5 episodes in patients with hypertension (31,32) although there may be a specific genetic trait unrelated to atrial stretch (33). Treatment of conditions that affect the presence of AF often achieves priority over a direct attempt at controlling the AF. Treatment of these conditions may ultimately reduce problems related to AF. ATRIAL FIBRILLATION TREATMENT OPTIONS Treatment of AF is multidimensional. It is usually directed towards the following aims: 1.Securing patient stability 2.treating possible underlying causes of arrhythmia 3.alleviating symptoms 4.controlling ventricular rate and 5.minimizing the risk for stroke. Management strategies include heart rate control during AF ( rate control ) and attempts to maintain sinus rhythm ( rhythm control ). Anticoagulation must be considered for both treatment strategies for patients at high risk for thromboemboli and stroke. Barely any data support the concept that rhythm control with antiarrhythmic drug therapy reduces the risk for thromboemboli. Patients with isolated, identifiable AF episodes may not require long-term therapy. Patients whose AF is not due to an acute precipitant or who have frequent recurrences will require long-term, if not life-long, treatment. Rhythm control in a patient with permanent AF makes no sense. Rate control in a young patient with occasional AF makes no sense. Rate control is part of virtually any management plan for patients with AF even if the ultimate goal is to control the rhythm. Drug therapy to control the rhythm is less than optimal. AF recurrence, even with optimal antiarrhythmic medications approaches 80% so that even if the episode may be reduced with drug therapy, rate control strategies will be needed for episodic, sometimes asymptomatic, recurrences. Antiarrhythmic drugs can convert AF into a slow form of atrial flutter with one to one atrial to ventricular conduction that can cause fast ventricular rates. WHAT IS RATE CONTROL? Rate control is achieving an appropriate and necessary heart rate for a given level of exercise or at rest. No strict, widely accepted, definition exists. It is likely that a faster rate is required in AF to maintain the same level of cardiac output that would occur in sinus rhythm. The ventricular rate in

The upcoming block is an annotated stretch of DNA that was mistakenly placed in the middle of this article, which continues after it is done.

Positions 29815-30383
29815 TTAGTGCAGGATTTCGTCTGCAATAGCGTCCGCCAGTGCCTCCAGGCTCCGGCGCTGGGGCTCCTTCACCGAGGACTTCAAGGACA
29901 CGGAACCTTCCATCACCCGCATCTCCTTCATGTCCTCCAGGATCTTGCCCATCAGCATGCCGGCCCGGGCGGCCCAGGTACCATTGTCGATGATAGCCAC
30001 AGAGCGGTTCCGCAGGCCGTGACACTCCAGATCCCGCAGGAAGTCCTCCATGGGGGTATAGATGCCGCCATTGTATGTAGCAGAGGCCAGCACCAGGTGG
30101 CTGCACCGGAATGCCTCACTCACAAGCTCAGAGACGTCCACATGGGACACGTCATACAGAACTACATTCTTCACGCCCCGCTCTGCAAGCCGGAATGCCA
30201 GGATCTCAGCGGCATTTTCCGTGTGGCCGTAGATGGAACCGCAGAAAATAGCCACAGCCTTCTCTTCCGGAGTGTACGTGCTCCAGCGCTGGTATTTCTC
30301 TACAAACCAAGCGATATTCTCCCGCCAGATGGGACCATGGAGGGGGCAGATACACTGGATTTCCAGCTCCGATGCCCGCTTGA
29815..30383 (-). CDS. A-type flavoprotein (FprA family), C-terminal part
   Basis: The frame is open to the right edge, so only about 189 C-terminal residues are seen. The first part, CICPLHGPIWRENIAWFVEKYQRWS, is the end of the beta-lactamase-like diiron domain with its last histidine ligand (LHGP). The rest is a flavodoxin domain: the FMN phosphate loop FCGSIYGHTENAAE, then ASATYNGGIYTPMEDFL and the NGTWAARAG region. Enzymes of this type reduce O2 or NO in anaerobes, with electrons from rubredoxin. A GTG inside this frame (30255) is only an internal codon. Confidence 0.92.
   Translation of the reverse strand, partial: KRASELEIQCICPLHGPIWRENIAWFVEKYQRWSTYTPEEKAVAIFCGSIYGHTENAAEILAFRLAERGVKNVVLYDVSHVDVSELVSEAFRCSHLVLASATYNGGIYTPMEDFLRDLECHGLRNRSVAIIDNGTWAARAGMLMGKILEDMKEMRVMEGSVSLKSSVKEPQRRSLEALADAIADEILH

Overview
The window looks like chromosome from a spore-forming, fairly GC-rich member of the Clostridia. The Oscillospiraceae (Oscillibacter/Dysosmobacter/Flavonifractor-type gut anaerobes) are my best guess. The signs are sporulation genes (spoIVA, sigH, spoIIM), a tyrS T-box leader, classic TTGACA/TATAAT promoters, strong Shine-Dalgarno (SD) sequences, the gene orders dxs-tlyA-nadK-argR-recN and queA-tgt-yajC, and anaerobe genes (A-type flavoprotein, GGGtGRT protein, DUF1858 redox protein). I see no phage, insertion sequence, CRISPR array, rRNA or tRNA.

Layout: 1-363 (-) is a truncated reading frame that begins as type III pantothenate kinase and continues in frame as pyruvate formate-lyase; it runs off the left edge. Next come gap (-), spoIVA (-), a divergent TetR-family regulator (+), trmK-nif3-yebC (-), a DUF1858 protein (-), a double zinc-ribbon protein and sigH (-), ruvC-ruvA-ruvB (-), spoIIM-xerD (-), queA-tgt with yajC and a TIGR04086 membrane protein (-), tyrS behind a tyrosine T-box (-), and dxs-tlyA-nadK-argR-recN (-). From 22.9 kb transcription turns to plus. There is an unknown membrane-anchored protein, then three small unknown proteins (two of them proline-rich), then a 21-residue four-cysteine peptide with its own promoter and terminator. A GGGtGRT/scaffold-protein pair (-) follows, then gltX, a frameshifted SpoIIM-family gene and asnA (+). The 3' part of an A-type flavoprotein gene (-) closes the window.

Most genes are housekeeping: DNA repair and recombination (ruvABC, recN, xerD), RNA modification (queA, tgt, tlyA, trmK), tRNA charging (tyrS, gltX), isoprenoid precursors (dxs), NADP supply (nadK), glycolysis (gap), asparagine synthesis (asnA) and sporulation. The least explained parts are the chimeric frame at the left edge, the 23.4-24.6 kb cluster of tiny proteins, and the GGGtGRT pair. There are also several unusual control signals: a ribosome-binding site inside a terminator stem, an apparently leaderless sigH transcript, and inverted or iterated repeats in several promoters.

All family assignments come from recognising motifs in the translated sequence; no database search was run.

6 AF may need to be different from the rate in sinus rhythm to maintain effective cardiac output and hemodynamics. Rate control approaches differs between sedentary and active patients. Some evidence indicates that rate self adjusts in AF over time even without additional treatment in some patients. Rate control may not improve symptoms and may create new problems such as bradycardia and symptoms from the medications. Requirements for rate control vary depending on hemodynamics and ventricular function. Rate control in permanent AF may be easier to achieve because therapy only needs to account for AV nodal conduction. For other forms of AF, sinus node function may be altered adversely by the same therapy. Part of the challenge of determining rate control strategies depends on what is considered the proper rate for the patient. Certain rates are clearly unacceptable for any patients but those with poorer ventricular function may require more rapid baseline rates at rest. The rate may vary from patient to patient with exercise. Randomized trials comparing rate control to rhythm control provide no insight into an appropriate rate in AF for an individual patient. A stringent definition of rate control was used in the AF Follow-Up Investigation of Rhythm Management Trial(AFFIRM) (11) (Table 1). This definition was rigorous. No other groups or studies have defined the control of the ventricular response in AF so precisely. TABLE 1 AFFIRM Definition of Adequate Ventricular Rate Control Average heart rate at rest 80 beats/minute, and either: Heart rate maximum during a 6-minute walk 110 beats/minute, or Average heart rate during a 24-hour ambulatory Holter electrocardiographic monitor 100 beats/minute (at least 18-hours of interpretable monitoring) and no heart rate > 110% maximum predicted age-adjusted exercise heart rate